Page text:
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REMEMBER WHEN: Thanksgiving 100 years ago in Andalusia

If one can imagine Andalusia 100 years ago, here is an interesting picture for those with historical nostalgia.

     The Andalusia Star – November 23, 1920 – “STORES TO CLOSE THANKSGIVING DAYThanksgiving services will be held at the Baptist Church Thursday morning at seven o’clock. Rev. D. P. Slaughter will preach the sermon. The public is cordially invited to attend the services.”

     “Lovers of sport will satisfy their particular desires on that day. Many will spend the day hunting. Others will see some of the big football games of the south while the largest number will probably take the day for a day of rest.”

     “The ladies of the Presbyterian Church will serve Thanksgiving dinner including turkey and cranberry sauce. Your patronage will be appreciated.”

     “At the McArtan building on Thanksgiving, the ladies in connection with serving a delicious turkey dinner will have a sale of fancy work. Here is an opportunity to buy a handmade Christmas gift.”

     “SHREVE DEPARTMENT STORE WILL CLOSE FOR THANKSIVING – Our patrons and friends will please note that the store will be closed during the entire Thanksgiving Day. No goods will be sold or deliveries made on that day. We ask our customers therefore to send in their orders for merchandise on the day previous.”

     November 30, 1920 – “The Andalusia Chamber of Commerce is preparing to establish a regulation landing field equipped for the landing of several planes. The center of the field of the new race track which is only one mile from the center of town will be used.”

     “Work on the First National Bank building is progressing nicely. The concrete work for the first floor is almost done.”

     “ROTARY CLUB IS ORGANIZED HERE – Twenty-two business men of the city met in the office of the Andalusia Real Estate Company in the Milligan Building Saturday night and organized a local Rotary Club. George Rogers, Secretary of the Dothan Rotary Club, was present and had charge of the details of the organization. The following officers were elected: Allen Crenshaw, President; D. P. Slaughter, Vice-President: J. E. Wright, Treasurer; T. J. Hayes, Secretary. The first meeting was held Tuesday at noon at a local café. The regular meeting will be held at Swift’s Cafeteria (on River Falls Street).”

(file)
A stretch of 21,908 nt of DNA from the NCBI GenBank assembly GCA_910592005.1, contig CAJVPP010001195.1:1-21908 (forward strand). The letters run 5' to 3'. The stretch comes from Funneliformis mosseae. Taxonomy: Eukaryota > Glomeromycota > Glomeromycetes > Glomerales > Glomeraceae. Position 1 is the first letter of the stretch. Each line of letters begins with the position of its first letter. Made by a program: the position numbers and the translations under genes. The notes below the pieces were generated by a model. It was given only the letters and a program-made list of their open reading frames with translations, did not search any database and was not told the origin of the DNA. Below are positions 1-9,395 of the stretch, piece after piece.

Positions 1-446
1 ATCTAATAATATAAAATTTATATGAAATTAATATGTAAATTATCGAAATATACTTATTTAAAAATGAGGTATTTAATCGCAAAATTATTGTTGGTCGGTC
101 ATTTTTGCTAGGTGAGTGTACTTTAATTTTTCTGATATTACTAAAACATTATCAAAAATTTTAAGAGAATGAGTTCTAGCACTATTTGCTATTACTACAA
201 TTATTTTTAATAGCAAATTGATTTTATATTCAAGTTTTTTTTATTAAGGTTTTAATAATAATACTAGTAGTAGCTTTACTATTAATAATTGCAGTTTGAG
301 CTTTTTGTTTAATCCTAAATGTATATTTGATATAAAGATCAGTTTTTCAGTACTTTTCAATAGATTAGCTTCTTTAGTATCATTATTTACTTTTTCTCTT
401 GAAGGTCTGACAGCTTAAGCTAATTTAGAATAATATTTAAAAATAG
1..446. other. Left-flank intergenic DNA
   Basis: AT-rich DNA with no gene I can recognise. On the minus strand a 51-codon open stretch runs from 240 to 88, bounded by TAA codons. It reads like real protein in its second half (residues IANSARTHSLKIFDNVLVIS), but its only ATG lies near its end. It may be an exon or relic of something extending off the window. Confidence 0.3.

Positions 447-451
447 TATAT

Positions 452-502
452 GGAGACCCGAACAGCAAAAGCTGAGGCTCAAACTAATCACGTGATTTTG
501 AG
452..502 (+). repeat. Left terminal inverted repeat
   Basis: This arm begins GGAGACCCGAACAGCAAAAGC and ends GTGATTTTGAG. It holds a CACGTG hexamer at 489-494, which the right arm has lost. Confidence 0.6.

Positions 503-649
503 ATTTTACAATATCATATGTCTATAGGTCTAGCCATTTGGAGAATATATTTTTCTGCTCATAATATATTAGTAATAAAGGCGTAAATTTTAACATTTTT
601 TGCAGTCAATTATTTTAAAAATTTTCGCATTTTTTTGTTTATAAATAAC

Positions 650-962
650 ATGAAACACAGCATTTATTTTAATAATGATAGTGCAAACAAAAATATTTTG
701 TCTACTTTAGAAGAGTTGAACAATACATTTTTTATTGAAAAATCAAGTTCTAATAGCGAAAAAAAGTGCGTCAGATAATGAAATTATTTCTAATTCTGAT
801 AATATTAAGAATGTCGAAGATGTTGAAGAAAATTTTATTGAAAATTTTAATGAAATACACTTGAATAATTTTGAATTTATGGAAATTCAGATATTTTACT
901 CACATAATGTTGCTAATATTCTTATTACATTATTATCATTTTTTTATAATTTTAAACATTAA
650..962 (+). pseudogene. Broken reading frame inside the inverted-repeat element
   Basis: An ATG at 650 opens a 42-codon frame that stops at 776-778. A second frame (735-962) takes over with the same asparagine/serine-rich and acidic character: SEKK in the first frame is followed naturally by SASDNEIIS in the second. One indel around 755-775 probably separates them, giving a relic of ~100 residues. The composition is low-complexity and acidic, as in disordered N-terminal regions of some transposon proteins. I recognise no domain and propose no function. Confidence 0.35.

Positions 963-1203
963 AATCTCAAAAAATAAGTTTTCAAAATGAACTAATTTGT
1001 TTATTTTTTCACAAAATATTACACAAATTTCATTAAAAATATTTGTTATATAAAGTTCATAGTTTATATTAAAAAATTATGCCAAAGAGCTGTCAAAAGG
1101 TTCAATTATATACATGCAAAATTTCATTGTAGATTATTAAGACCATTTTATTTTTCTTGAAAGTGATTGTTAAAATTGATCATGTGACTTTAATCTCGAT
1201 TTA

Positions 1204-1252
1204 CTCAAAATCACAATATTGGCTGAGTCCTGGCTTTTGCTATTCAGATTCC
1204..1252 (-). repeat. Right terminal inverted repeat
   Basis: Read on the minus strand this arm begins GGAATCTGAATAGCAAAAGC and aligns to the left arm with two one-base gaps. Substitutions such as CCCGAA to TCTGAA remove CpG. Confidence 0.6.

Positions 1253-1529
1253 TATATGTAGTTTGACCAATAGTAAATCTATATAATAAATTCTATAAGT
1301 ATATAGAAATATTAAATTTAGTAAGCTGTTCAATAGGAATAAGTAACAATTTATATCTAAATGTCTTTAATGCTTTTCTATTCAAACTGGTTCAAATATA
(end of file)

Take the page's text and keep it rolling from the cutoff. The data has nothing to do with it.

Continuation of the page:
December 7, 1920 – “The Rotary Club held its regular weekly meeting Tuesday at noon. The attendance was good, only four being absent, and they were unavoidable hindered from being present. An interesting program combining fun and business was carried out. The club voted to help the poor of the city at Christmas time. A committee was appointed to investigate conditions and report to the chairman of the committee. T. A. Broughton and C. M. Reilly were the other members appointed. Talks were made by Rotarians John D. Riley, J. G. Scherf, and Allen Crenshaw. Several visitors enjoyed the club’s hospitality.”

     “CHRISTMAS BAZAARThe Ladies Aid of the Episcopal Guild will hold a Christmas Bazaar at the Covington County Court House on December 10.”

     “THERE MUST BE NO EMPTY STOCKINGS in Covington County this Christmas. The Star will be glad to receive letters from those who know of children whose stockings will be empty on Christmas morning unless they are filled by gifts sent from those who are able to lend a helping hand. So, if you know of anyone in Andalusia or the county whose parents are unable to fill the stockings or if you know of any family in distress, please notify this newspaper and we will see that this information is given to the proper committee in Andalusia. Send their names to us so that we may see that they are cared for from the “empty stocking fund.”